What a culture shock! Arriving in Thailand for the first time after almost 15 years proved to be a mixed bag of feelings. This is not the Bangkok I knew. There is a new airport, actually with a highway connected to it. No more need to take the dreaded “Tuk-Tuk“, as there is this new shiny new thingy – called “Skytrain” – which moves tourists (and locals) fast downtown. Speaking of the inner city. This has changed as well. During my stay in Bangkok, I kept looking for familiar places – such as temples and hotels I stayed in. Although I recognized some temples, they seemed to have been transported to a new location as the surrounding area looks just so different.
In my personal opinion, Bangkok was (is) growing faster than other cities like Shanghai or Hong-Kong. The transformation definitely seems to be for the better for the locals and this creates the well-known dilemma: I preferred the rough edges and the chaos of Bangkok 15 years ago. But I confess that the living conditions for people having to go to work everyday probably weren’t as good as now.
And to my surprise, I did enjoy some of this Western-style comfort a lot. Namely being able to withdraw money from an ATM at every corner. This is in contrast to Uzbekistan, from where I arrived, where either ATM’s are frequently out of money or the banks doing manual cash-advances are at the other end of the city. Getting money in 3 minutes instead of 3 hours is definitely a travelers’ relief.
The Soi1 Guesthouse, where I stayed, was smack down in the center of the city and the owner has a lot of travel advice for backpackers, such as a round-trip by foot, canal ferry, river boat and sky train. This round-trip starts right next to the hostel and totals out for all the transport vehicles at 80 Baht (US$ 2.50). During the tour I was walking up to the river boat ferry (17 Baht / 52 US Cents), where locals board.
On the way there, some hawkers tried to persuade me to take the river boat cruise for 1000 Baht (31 US$) at the tourist landing pier. Needless to say that I wasn’t really considering changing plans. And the local ferry brought me happily to all the major attractions along the Mekong river.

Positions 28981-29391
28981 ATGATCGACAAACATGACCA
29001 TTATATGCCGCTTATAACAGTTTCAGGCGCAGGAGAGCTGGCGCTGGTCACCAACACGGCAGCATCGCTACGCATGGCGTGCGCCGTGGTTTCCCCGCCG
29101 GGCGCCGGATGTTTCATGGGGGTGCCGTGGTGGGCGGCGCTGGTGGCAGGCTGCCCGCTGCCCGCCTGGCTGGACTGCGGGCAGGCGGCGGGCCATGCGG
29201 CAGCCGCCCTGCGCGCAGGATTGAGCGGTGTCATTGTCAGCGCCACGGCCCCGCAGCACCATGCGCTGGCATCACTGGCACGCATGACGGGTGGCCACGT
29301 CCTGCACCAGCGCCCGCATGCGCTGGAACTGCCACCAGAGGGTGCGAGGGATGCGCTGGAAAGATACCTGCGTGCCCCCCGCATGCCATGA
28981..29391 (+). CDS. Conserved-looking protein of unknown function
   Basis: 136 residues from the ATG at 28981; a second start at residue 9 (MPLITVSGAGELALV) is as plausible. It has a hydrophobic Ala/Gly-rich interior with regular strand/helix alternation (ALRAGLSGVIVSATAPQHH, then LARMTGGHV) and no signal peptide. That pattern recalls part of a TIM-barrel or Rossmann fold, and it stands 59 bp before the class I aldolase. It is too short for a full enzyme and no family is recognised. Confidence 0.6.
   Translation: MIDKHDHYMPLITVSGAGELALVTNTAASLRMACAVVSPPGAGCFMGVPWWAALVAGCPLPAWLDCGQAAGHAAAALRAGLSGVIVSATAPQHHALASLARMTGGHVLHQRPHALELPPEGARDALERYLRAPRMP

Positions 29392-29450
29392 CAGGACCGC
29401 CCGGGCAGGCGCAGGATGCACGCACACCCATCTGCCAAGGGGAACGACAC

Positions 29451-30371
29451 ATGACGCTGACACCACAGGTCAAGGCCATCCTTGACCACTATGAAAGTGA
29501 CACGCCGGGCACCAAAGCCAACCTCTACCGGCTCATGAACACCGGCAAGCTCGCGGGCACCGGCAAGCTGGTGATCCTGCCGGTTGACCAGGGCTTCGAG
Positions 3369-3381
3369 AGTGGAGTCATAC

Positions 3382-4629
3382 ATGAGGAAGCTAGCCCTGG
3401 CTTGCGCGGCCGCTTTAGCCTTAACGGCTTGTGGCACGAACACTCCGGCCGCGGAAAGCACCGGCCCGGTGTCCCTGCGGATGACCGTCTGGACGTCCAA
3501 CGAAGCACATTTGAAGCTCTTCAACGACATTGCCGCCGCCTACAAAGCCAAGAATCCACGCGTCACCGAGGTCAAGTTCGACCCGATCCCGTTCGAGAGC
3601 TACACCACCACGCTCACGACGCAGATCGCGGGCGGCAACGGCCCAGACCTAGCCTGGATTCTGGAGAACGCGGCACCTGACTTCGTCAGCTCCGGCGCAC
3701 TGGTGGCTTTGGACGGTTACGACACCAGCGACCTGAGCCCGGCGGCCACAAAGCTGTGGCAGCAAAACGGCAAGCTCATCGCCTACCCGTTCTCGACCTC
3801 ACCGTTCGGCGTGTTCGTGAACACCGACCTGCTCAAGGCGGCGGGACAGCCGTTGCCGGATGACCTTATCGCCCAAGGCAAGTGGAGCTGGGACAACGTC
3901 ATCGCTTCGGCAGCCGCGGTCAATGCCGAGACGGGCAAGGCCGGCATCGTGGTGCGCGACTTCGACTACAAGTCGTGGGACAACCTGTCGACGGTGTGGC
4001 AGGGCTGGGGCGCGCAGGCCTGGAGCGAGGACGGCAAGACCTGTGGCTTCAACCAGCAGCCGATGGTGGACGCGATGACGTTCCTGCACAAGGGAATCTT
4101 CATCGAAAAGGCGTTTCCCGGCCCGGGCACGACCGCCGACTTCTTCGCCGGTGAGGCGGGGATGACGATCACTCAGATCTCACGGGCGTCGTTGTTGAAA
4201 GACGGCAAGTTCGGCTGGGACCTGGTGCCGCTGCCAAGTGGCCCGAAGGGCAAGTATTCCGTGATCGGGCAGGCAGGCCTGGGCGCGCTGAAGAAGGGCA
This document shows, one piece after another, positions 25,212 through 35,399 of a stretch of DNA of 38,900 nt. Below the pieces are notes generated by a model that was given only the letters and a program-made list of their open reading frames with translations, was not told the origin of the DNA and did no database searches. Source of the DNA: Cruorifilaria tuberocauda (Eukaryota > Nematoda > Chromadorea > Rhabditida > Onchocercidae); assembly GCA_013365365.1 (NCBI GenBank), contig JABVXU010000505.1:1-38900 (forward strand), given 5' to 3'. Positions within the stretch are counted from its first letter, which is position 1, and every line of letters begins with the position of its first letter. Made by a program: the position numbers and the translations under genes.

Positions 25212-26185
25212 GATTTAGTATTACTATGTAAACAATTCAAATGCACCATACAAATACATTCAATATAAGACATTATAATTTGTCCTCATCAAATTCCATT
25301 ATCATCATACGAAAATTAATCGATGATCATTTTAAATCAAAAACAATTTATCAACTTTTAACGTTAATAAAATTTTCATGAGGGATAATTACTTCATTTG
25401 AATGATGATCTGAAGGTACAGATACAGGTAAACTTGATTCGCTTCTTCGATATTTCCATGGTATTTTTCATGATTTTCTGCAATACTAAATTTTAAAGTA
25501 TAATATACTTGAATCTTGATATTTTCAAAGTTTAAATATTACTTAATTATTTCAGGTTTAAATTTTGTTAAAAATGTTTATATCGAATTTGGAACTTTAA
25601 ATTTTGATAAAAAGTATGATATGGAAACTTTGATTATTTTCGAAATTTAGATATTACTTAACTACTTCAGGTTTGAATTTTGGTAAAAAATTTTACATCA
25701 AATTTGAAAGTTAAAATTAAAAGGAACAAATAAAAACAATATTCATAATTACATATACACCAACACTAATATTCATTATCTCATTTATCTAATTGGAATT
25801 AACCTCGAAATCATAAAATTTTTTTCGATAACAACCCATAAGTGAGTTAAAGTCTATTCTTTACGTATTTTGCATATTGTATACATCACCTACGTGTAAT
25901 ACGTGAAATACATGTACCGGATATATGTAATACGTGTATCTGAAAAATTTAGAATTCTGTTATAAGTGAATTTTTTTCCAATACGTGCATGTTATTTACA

However, visiting Chinatown in Bangkok – after having visited China itself was kind of disappointing. And then, I am not the market guy. I like the photo-ops – but I am bored by all the stuff that people try to sell me. Yes, I have a knife, hat, flip-flops and a lighter. And no, I don’t really want to carry a ventilator in my backpack. I even had an umbrella – hey it’s wet season right now – that I borrowed at the guesthouse. And the food stalls in Chinatown didn’t really appeal to me (read my China entries to know more about how much I like the food there). And since I really love Thai food, it would be blasphemy to eat Chinese food in Bangkok (Hamburgers and Pizza are exempt from my “blasphemy rule” for reasons yet to be defined).
Since I’ll return to Bangkok (and Thailand) in a couple of weeks, I wanted this stay to be short. So I left pretty quick for the Cambodian border near the Thai city of Trat. There, I slept near the border before going to cross it early next morning. A lot of friendly people try to ease the tourists’ way into Cambodia. One guy wanted to carry my backpack across the border. Another one tried to fill in the customs form for me. And yet another one wanted to walk alongside with me for the 100m “no mans” land between border posts – pointing out the obvious (“you need to walk there for passport control”). All this against a fee, obviously. Being well prepared for this border is essential and I was successful in fending off all the hawkers – although it was 7am and my mind somehow still was back in the sleeping bag. It also pays to go online and check how much costs transportation to and from the border. However, the experience was quite funny and I found myself surprisingly relaxed in the midst of hawkers, tuk-tuk- and moto-drivers humming like a bee swarm prices for unneeded services at me.